Case Files: Emile Berliner

Group photograph: Sperry, Zeleny, Hayward, Berliner, Jackson.

Case File Catalog Summary

German inventor Emile Berliner was awarded the 1929 Franklin Medal by The Franklin Institute for his "life-work in successful invention." Berliner invented the microphone or "loose contact telephone transmitter" in 1877, and applied its use to telephony. He also developed the Gramophone, or Victor Talking Machine, for which he was awarded a Scott Medal by The Franklin Institute in 1897. Berliner received a 1913 Elliott Cresson Medal for his contributions to the field of telephony and the science of sound reproduction. Among his other achievements, Emile Berliner devised a method for duplicating disc records and invented acoustic tiles, which aid in ensuring proper acoustics in halls and theaters.

Credits

The Emile Berliner presentation is made possible by support from The Barra Foundation and Unisys.

This website is the effort of an in-house special project team at The Franklin Institute, working under the direction of Carol Parssinen, Senior Vice-President for the Center for Innovation in Science Learning, and Bo Hammer, Vice-President for The Franklin Center.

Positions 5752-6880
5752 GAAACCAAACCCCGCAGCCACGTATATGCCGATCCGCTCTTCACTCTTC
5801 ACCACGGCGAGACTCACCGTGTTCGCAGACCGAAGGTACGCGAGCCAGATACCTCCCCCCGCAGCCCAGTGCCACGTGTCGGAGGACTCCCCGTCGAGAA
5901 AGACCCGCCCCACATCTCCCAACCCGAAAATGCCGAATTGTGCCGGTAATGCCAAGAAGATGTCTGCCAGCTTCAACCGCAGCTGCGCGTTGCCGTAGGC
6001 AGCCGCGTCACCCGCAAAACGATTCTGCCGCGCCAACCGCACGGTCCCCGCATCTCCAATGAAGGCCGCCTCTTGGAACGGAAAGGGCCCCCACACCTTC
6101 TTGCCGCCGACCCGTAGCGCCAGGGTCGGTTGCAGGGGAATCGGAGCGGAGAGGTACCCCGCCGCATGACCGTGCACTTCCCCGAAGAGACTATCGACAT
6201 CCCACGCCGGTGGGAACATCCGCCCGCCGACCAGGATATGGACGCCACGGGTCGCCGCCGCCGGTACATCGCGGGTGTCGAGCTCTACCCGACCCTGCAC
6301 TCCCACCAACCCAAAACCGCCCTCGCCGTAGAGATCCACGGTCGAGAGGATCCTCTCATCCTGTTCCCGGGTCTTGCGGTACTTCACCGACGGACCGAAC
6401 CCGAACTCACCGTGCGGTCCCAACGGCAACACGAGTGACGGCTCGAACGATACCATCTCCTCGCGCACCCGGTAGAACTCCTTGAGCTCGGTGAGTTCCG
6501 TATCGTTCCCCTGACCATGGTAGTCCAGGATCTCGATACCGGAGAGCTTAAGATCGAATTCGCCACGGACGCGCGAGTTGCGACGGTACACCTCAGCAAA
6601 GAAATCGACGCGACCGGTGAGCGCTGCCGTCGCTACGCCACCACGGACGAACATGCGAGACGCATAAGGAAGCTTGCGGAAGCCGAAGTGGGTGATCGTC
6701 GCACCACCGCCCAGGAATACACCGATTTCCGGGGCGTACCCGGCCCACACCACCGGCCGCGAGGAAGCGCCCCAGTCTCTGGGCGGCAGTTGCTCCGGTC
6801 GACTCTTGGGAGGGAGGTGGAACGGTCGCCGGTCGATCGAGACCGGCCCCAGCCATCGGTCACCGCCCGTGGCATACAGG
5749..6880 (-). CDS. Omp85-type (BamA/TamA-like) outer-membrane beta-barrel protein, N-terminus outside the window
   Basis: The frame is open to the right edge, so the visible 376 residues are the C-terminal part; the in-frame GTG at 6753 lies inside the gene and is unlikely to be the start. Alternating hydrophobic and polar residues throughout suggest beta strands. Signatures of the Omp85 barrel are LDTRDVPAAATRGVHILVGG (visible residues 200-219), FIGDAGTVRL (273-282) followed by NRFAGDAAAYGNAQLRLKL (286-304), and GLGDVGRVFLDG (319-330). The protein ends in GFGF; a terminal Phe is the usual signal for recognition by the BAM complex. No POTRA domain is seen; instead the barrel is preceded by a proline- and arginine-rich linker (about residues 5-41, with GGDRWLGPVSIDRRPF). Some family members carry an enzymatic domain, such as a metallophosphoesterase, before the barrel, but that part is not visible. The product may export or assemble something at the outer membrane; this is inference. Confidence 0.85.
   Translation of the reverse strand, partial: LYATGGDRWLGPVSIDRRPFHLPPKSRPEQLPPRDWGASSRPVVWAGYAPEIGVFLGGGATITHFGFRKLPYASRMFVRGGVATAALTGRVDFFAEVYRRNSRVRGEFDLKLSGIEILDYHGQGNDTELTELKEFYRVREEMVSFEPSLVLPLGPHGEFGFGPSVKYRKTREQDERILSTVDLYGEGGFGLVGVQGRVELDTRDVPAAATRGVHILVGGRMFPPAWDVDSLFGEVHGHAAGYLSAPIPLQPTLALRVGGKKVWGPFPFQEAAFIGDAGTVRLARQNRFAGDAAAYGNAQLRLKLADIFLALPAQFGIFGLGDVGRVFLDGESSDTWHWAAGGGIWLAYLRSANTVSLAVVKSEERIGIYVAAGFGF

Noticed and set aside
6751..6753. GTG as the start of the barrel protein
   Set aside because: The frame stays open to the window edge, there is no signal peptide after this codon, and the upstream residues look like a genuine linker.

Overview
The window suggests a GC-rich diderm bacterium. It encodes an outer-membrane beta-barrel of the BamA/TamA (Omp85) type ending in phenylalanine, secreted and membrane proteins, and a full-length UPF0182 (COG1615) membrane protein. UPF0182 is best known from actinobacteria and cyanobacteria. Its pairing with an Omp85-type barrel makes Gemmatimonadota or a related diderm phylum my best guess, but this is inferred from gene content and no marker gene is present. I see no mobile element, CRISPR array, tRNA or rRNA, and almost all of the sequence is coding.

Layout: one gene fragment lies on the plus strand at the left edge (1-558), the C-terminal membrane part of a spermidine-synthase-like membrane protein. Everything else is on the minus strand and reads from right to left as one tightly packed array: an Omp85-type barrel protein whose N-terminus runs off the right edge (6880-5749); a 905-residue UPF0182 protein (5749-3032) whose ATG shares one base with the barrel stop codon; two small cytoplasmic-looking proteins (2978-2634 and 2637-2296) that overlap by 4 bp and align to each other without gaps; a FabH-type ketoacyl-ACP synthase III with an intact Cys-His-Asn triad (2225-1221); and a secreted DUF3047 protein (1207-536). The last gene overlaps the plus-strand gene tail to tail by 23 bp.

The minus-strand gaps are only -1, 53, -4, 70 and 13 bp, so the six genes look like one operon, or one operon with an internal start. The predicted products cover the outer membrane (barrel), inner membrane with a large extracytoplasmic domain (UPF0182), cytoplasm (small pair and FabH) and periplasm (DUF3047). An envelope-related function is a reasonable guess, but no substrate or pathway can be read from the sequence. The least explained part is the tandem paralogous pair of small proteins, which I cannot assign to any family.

Special project team members from the Educational Technology department are:
Karen Elinich, Barbara Holberg, and Margaret Ennis.

Special project team members from the Curatorial department are:
John Alviti and Andre Pollack.

The project's Advisory Board Members are:
Ruth Schwartz-Cowan, Leonard Rosenfeld, Nathan Ensmenger, and Susan Yoon.

Resource - Emile Berliner - Case File Report

Read the Committee on Science and the Arts Report on Emile Berliner’s life and his discovery of loose contact and their application to telephony in the microphone

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